Above: (l-r) Ed Garno, the oldest man to ever win the men’s open draw at the National Doubles, cracked a cross-court while Steve Scharff, Alex Stait, and Zac Alexander watched in the finals of the men’s open draw.
by James Zug
The 2018 National Doubles came back to the game’s birthplace in Philadelphia in March. One hundred and forty-one partnerships entered the nineteen divisions, making the event one of the largest in history.
Those partnerships were tested not only by the skid boasts, Philadelphia shots and reverse double boasts but by the weather. A vicious nor’easter pounded the region on Friday, bringing snow—over a foot—and high winds. Trees came down by the thousands. Power went out at Cynwyd Club, the host of the tournament. Two dozen matches were postponed. Shane Coleman spent three hours driving from Cynwyd to Germantown Cricket Club, a drive that normally takes thirteen minutes. It took Kim Clearkin, the director of the National Doubles, four hours to drive eight miles back to the tournament hotel.
The women’s open draw included stalwart PSA legends Latasha Khan and Madeline Perry, but it was Steph Hewitt & Gina Stoker that topped Meredeth Quick & Dana Betts in the finals 15-14, 15-13, 15-12. For Stoker, it was her first National Doubles title. For Hewitt it was her fifth, with four different partners; Hewitt is now tied with Jane Austin Stauffer for the most victorious partnerships among women and just one short of the all-time record of five, held by Diehl Mateer.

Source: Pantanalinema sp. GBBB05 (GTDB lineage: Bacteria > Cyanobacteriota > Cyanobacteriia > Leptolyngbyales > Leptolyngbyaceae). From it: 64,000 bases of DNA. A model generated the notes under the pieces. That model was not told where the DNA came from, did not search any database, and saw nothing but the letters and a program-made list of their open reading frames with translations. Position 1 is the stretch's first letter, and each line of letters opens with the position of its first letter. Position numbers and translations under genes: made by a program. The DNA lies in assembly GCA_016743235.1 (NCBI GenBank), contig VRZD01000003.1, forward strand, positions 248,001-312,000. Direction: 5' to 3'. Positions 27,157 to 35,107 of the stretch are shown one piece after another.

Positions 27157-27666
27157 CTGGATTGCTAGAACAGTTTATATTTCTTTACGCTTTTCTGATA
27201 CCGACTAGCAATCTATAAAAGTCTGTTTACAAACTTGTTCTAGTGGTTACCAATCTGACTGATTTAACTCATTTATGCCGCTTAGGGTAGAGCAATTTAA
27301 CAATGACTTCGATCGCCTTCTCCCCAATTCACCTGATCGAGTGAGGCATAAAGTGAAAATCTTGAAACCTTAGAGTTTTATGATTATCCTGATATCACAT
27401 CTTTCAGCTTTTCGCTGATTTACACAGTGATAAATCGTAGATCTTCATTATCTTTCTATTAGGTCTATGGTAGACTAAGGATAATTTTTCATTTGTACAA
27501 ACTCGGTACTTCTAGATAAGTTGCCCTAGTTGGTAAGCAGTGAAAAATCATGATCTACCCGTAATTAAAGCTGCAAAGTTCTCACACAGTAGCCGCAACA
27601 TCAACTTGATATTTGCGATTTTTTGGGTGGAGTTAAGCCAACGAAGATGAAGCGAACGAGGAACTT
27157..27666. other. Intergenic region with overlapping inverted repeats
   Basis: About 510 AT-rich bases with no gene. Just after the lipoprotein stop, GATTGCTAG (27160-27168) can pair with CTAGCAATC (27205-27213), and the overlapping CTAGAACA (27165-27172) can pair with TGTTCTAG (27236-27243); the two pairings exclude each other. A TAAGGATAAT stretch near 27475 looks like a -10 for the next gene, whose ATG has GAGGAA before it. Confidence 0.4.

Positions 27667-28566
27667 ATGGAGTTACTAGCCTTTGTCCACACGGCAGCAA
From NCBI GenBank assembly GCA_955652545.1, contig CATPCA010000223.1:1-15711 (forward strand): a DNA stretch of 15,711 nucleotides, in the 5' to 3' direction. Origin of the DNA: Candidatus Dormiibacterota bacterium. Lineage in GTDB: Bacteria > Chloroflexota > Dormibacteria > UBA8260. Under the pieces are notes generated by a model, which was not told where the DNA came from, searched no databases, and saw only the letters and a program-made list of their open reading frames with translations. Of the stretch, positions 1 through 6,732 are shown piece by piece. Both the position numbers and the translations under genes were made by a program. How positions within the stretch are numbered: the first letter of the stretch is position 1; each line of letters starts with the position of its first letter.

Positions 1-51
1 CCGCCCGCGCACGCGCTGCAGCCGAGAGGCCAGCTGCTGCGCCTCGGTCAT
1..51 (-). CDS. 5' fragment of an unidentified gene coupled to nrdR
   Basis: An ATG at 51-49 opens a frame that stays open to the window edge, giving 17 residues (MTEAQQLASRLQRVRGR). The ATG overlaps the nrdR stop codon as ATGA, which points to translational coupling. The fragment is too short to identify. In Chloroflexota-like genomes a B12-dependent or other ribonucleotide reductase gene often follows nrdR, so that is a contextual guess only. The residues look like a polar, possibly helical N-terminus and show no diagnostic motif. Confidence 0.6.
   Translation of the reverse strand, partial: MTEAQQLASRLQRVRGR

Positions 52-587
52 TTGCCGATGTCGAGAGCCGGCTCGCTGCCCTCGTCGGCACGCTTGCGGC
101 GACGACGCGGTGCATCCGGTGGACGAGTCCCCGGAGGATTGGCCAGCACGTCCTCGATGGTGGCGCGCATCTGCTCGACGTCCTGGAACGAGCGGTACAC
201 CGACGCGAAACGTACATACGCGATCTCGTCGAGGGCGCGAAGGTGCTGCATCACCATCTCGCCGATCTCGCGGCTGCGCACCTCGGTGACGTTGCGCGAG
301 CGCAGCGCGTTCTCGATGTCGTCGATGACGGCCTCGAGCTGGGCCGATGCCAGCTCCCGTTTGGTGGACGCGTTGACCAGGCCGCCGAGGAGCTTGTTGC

The men’s open draw was filled with upsets. Defending champions Graham Bassett & Preston Quick barely survived a quarterfinal encounter with two young guns, Robby Berner and Reed Endresen, 15-11 in the fifth, before going down to Zac Alexander & Steve Sharff. They in turn fell in four to Ed Garno & Alex Stait. For Garno & Stait, it was their first National Doubles title and for Garno a stroll into the record books: at age forty-nine he matched up with the oldest men ever to win an open National Doubles title: Joe Hahn in 1955 (age forty-nine), Vic Elmaleh in 1968 (age forty-eight) and Maurice Heckscher in 1989 (age forty-seven).
Kat Grant & Lissen Tutrone captured their third women’s 40+ title and fourth National Doubles title overall. Molly Pierce & Jody Law won an inaugural women’s 60+ draw. Surviving two five-gamers, Shane Coleman nailed down his third men’s 40+ title, with his third partner (Mark Price). Scott Dulmage & Rich Thomson took their third straight 45+ title and fourth overall. In the men’s 50+ Jeff Stanley took his first national title since winning the National Intercollegiates in 1988. Dominic Hughes—on his way to a Grand Slam of four national titles in one season—took the men’s 55+ in a tough five-gamer over Bart Sambrook & Rob Hill. It was the fourth masters title for him and Rich Sheppard. Len Bernhheimer defended his men’s 75+ title with Bart McGuire, giving him a total of fourteen National Doubles titles.